8. In a system of the character described, a motor including a reciprocable piston, a remotely located control valve, a reversing valve interposed between said motor and valve and including a casing having two sets of valve element slide bores each set comprising a pair of bores arranged side by side and having seats at their inner ends, an inlet port communicating with one slide boreofleach set through the seat thereof, an outlet port communicating with the remaining two slide bores through the seats thereof, a control port common to each bore set at the bore ends remote from the respective set of seats, two motor ports each duct-connected to a distinct end of the motor and communicating with one bore of one set and one bore of the other set at points just above the seats thereof, a valve slidable in each bore and engageable with the particular bore seat, means connecting the inlet port with a source of pressure fluid, means connecting the outlet port with a reservoir, and means connecting each control port with the control valve and the control valve with the reservoir, said control valve having a ported shiftable element effective to close communication between the control ducts and the reservoir to trap pressure fluid and prevent movement of the valves or for opening said communication with the reservoir to re lieve the trapped pressure fluid.

9. A reversing valve of the character described comprising a body block having parallel sides, parallel ends and a top and bottom bearing parallel relation, said block having two bores extending in parallel relation therethrough from top to bottom, each said bore being counterbored to provide a top or bottom cylinder and an inwardly directed valve seat, a piston valve slidable in each cylinder and having a reduced diameter 11 inner end portionengageable with the respective seat for controlling passage of fluid through the respective seat between the respective cylinder and bore, said blockalso having a single fluid inlet port opening through an end thereof into one said bore between the seats associated therewith and also a single fluid waste port axially aligned with said inlet port andopening through the other end thereof from the other bore be-' tween the seats associated therewith, a diagonal duct in each side of the block individually cross connecting one top cylinder with the non-aligned bottom cylinder and opening into the cylinders adjacent the seats and opposite the reduced diameter piston valveend portions, a side plate secured to each side of the block and forming at least a partial closure for the respective diagonal duct, each said side plate having a fluid flow and return port opening therethrough from the duct covered thereby, a top plate covering the top cylinder ends and a bottom plate closing the bottom cylinder ends, each said top and bottom plate having a passage therein communicating with the ends of the cylinders covered thereby and a waste port opening therethrough from said passage.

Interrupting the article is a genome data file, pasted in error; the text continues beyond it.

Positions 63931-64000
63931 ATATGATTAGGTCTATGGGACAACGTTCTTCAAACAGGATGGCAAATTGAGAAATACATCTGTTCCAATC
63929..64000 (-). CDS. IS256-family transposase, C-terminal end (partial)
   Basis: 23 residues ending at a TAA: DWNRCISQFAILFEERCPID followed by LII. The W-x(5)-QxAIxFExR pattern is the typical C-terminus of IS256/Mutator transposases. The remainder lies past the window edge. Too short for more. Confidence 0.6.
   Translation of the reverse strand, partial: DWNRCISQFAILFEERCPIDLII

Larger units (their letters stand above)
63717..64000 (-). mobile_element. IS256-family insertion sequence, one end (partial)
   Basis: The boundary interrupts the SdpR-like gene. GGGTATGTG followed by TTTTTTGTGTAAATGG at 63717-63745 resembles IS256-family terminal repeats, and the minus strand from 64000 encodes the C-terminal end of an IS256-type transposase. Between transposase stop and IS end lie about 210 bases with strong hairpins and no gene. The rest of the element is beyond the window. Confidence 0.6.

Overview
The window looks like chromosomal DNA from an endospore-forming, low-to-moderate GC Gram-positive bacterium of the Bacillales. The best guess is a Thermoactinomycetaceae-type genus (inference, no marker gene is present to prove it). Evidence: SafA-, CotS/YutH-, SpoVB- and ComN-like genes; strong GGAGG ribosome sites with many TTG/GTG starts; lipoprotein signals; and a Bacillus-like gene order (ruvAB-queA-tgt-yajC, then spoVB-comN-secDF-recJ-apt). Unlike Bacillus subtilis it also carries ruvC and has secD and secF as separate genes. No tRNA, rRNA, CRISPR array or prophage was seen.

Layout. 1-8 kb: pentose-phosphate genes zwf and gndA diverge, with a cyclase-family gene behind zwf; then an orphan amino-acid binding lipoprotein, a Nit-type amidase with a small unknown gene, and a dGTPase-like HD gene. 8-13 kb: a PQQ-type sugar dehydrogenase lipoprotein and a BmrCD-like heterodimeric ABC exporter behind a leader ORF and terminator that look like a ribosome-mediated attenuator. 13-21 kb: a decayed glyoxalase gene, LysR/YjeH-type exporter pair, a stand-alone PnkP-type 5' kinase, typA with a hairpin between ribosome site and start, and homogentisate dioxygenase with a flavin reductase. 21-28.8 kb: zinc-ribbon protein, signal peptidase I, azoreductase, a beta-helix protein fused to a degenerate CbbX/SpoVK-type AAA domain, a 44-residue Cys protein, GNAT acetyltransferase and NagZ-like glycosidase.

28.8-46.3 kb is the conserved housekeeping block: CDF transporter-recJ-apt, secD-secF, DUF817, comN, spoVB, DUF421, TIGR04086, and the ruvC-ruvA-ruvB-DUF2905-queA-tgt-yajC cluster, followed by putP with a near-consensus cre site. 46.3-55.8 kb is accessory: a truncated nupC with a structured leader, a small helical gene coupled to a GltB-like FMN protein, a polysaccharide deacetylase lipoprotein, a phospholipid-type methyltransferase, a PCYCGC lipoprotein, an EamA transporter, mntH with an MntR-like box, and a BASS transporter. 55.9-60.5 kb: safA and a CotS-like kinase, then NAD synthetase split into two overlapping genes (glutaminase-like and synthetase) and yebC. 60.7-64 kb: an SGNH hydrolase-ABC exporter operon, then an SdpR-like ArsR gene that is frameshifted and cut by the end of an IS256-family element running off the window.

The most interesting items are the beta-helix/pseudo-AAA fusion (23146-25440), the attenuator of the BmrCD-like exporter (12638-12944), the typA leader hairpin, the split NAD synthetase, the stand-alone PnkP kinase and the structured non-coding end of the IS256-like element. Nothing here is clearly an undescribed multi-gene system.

10. Valve structure as defined in claim 9 in which each piston valve has a loose slide fit in its cylinder to provide for fluid leakage past the piston valves into the cylinder ends and the connecting top and bottom plate passages.

11. Valve structure as defined in claim 9 in which there is included a bleed duct constantly open to communication between the inlet port and each top and bottom plate passage and the cylinder ends communicating therewith.

12. Valve structure as defined in claim 9 in which the block includes a shuttle valve chamber arranged in parallel relation between the parallel 12 bores, a shuttle valve loosely slidable in said chamber and having ana'nnular central clearance, reduced diameter valve end portions, a central cross bore opening through the sides of said clearance, and a bleed duct extending axially therethrough from end to end, the block. also having a passage communicating between said chamber and the inlet port between the associated valve seats and opposite the shuttle valveclearance, and a duct communicating betweeneach end of the chamber and the respective top or bottom plate passage and providing a seat'for the respective end of the shuttle valve through which the shuttle valve bleed duct always will communicate.

ROBERT I-LDAVIES.

REFERENCES CITED The following references are of record in the tile of this patent:

UNITED STATES PATENTS Number Name Date 425,202 Blanchard Apr. 8, 1890 537,103 Berry Apr. 9, 1895 639,673 Dyblie Dec. 19, 1899 1,636,859 Dempler July' 26, 1927 1,777,128 Powell Sept. 30, 1930 1,930,557 Hughes Oct. 17, 1933 1,952,806 Hyland Mar. 27, 1934 2,132,811 Tomkins Oct. 11, 1938 2,376,918 Hughes May 29, 1945 FOREIGN PATENTS Number Country Date 23,822 Great Britain of 1898 356,133 Great Britain Oct. 1, 1931 557,584 Germany Aug. 25, 1932 40,250 Austria Dec. 27, 1909

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Referenced by
Citing PatentFiling datePublication dateApplicantTitle
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Classifications
U.S. Classification91/454, 251/29, 251/43, 251/41, 91/446, 91/468, 137/596.15, 91/461
International ClassificationF15B13/04, F15B13/00
Cooperative ClassificationF15B13/0405
European ClassificationF15B13/04B4